Skip Descant

Staff Writer

Skip Descant writes about smart cities, the Internet of Things, transportation and other areas. He spent more than 12 years reporting for daily newspapers in Mississippi, Arkansas, Louisiana and California. He lives in downtown Sacramento.

Citizens in El Monte, Calif., will be taking advantage of digital signage that reveals the availability of roughly 400 parking spots in the city. The system also includes an app that can help residents plan their travel.
The Regional Transportation Commission of Southern Nevada is using dashcam footage gathered from ride-hailing drivers to gain added insights into the status of the hundreds of highway work zones in the Las Vegas region.
Some 1,500 intersections in Los Angeles to get upgraded with new traffic signal equipment.
Hill Air Force Base is involved in a demonstration project to use hundreds of small, low-wattage sensors, which require neither batteries or a separate power supply. The sensors “harvest” energy from their ambient environments.
The Revive! Challenge, organized by the Colorado Smart Cities Alliance, is open to low- or no-cost tech solutions to help communities in a post-COVID world. Submissions are due May 5, and winners will be named in July.
As the vehicle market evolves, industry insiders debate the future of hydrogen fuel cells, and how the most plentiful element in the universe can be the answer to renewable energy and zero-emissions transportation.
A three-month pilot project to test small, electric autonomous shuttles in North Carolina launched at the Wright Brothers National Memorial at Kill Devil Hills. The project will inform other driverless initiatives in the state.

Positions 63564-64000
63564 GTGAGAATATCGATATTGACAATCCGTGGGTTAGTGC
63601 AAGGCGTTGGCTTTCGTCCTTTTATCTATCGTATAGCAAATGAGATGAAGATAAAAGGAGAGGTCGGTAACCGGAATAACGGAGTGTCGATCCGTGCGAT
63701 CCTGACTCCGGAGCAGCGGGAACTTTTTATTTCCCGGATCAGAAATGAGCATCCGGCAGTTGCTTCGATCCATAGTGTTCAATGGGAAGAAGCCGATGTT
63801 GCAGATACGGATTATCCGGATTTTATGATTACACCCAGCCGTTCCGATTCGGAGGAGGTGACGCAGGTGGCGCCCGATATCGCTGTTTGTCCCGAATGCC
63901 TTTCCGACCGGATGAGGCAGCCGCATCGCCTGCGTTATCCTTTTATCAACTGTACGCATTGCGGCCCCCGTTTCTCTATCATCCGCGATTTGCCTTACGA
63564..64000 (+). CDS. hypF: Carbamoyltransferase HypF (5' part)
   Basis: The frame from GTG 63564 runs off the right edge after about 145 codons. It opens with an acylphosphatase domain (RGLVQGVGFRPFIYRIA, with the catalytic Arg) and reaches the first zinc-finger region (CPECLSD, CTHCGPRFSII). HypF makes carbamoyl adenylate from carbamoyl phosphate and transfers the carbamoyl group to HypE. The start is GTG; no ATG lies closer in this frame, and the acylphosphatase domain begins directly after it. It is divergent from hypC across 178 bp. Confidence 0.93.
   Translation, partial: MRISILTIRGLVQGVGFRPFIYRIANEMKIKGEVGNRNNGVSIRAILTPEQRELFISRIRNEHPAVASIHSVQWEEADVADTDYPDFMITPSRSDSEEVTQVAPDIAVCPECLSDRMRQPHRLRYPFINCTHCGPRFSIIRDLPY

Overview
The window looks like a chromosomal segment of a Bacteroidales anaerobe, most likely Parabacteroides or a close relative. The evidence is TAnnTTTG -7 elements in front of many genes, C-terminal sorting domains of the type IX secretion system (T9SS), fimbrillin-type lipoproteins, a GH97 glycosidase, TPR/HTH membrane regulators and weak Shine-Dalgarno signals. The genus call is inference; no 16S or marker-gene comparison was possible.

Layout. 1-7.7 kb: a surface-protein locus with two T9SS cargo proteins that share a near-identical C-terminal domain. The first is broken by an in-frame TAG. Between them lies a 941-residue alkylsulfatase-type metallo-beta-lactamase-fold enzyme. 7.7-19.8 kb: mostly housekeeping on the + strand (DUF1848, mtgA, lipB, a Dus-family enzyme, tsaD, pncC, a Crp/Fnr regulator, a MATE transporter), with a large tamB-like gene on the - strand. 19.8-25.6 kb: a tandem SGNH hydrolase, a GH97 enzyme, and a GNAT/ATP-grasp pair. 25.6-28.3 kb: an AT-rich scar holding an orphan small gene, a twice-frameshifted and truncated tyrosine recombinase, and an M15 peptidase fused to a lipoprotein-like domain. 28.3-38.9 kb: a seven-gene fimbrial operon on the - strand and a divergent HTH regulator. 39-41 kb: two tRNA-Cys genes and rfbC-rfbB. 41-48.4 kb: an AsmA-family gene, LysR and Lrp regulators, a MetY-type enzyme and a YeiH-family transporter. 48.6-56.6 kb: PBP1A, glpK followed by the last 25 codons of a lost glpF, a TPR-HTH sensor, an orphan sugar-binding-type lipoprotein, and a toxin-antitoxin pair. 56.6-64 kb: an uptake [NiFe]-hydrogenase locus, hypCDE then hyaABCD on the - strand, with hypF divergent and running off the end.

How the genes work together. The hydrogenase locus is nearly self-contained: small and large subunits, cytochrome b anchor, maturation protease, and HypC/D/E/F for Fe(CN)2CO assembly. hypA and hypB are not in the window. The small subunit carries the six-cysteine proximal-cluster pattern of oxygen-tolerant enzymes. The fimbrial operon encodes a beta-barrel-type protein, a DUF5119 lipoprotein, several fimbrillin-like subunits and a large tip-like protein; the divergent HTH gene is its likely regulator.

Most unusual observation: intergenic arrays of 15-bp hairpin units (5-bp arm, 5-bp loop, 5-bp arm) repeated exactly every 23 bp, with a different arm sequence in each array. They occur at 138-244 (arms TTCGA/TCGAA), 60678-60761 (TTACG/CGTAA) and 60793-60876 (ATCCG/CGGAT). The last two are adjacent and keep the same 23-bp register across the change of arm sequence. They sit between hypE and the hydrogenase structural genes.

A roundtable discussion related to what’s needed for expanded EV deployment took a look at concerns around the difficulties of building out a half-million new charging locations in the near future.
Local governments found themselves with pressing needs during the pandemic, and pilot programs testing automated shuttles stepped up to help — for example, by delivering COVID-19 tests and meals.
On the second day of the Smart Cities Connect Conference and Expo, private- and public-sector tech officials discussed how the COVID-19 pandemic shifted smart city efforts and initiatives and positioned them for the future.
The eighth annual Smart Cities Connect Conference & Expo opened with a panel discussion around digital equity and the need for all communities to expand access to broadband as they emerge from the COVID-19 crisis.
Once an overlooked part of the urban landscape, the curb is now considered hot real estate in many cities. The demands of delivery services, ridesharing and micromobility have cities re-examining how they manage their assets.
Officials from Washington, D.C. and Los Angeles were part of a government IT panel at the oktane21 conference, reflecting on how they’ve guided city government systems toward an environment that is both secure and accessible.